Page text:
Turkey will seek compensation for its removal from a US-led stealth fighter jet programme, Turkish President Recep Tayyip Erdogan said.
Mr Erdogan said he might raise the matter in a meeting with US President Joe Biden on the margins of a Group of 20 meeting next month.
On a flight from Sochi after meeting Russian President Vladimir Putin on Wednesday, he said there would be no “turning back” from a deal with Russia for S-400 advanced missile defence systems two years ago.
That deal led to Nato member Turkey’s removal from the international programme producing F-35 fighter jets. Ankara plans to buy more S-400s.
Mr Erdogan said he hoped to meet Mr Biden at the G20 meeting in Rome to discuss the project, including a $1.4 billion payment Turkey had made before it was removed from the programme.
Another meeting between the Turkish and US leaders could take place on the sidelines of November's Cop26 climate conference in Glasgow, Scotland, Mr Erdogan told private Turkish news channel NTV.
“We made a $1.4bn payment. What will become of that?” he asked. “We did not, and do not, earn this money easily. Either they will give us our planes or they will give us the money.
“The S-400 process continues. There is no turning back.”
The US strongly objects to Nato members using the Russian system, saying it poses a security threat to the F-35s.
Turkey insists the S-400’s parts could be used independently, without being integrated into Nato systems, and therefore pose no risk.
The US also imposed sanctions on Turkey under a 2017 law aimed at opposing Russian influence. It was the first time the law was used to penalise a US ally.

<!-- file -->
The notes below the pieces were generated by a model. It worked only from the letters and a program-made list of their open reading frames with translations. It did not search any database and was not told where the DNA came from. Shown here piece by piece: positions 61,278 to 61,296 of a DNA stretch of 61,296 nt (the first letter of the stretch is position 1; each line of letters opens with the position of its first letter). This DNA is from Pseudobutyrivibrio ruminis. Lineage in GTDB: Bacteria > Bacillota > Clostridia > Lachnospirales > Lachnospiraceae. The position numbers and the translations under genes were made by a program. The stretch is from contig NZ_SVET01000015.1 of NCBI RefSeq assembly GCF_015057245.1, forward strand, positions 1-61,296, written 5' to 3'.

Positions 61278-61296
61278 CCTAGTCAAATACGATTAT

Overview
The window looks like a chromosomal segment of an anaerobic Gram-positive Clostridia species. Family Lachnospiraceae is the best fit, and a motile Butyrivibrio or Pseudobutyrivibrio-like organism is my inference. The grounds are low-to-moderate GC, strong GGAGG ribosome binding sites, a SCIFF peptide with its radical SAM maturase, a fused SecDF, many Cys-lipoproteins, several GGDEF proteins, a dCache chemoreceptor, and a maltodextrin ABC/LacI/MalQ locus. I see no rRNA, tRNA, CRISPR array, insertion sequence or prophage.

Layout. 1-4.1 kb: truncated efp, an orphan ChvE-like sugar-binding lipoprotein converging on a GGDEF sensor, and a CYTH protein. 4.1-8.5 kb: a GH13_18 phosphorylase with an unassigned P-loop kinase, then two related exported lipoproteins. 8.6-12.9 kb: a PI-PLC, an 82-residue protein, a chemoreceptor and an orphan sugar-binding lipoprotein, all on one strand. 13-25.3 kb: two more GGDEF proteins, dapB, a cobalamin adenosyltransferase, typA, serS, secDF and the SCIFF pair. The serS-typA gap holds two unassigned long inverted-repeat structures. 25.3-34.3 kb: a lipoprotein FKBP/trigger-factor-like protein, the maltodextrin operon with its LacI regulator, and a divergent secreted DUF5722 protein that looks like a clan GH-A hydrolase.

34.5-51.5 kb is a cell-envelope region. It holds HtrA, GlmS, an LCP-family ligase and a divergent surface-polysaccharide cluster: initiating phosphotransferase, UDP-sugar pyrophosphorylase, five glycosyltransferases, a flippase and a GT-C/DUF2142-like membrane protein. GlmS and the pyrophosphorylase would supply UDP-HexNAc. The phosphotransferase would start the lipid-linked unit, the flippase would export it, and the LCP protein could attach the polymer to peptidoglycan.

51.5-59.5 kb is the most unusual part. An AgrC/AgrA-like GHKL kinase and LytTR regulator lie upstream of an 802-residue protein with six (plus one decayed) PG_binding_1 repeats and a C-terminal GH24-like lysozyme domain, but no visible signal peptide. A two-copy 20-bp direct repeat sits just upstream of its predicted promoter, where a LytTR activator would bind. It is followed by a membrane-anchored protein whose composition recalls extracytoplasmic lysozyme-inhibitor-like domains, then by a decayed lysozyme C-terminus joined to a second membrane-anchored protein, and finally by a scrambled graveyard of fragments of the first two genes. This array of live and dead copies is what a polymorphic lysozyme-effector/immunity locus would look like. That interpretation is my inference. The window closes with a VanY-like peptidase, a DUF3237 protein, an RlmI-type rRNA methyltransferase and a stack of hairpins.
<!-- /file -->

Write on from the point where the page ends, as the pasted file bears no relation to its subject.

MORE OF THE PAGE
Mr Erdogan’s talks with Mr Putin in the Black Sea resort of Sochi focused deepening defence co-operation between Turkey and Russia, including partnerships for aircraft engines, fighter jets and submarines, he said.
Russia also could be involved in the construction of Turkey’s second and third nuclear power plants, and of a space launch platform, Mr Erdogan said.
He travelled to Sochi to discuss the situation in Syria, where Turkey and Russia back opposing sides in the conflict.
Russia is the main ally of the Syrian government, while Turkey supports groups that have fought to unseat Syrian President Bashar Al Assad.
But Russian and Turkish troops have co-operated in Syria’s north-western Idlib province, the final holdout of rebel forces, and in seeking a political solution for the country's war.
Mr Erdogan said he and Mr Putin agreed to continue to work together towards restoring calm in Idlib.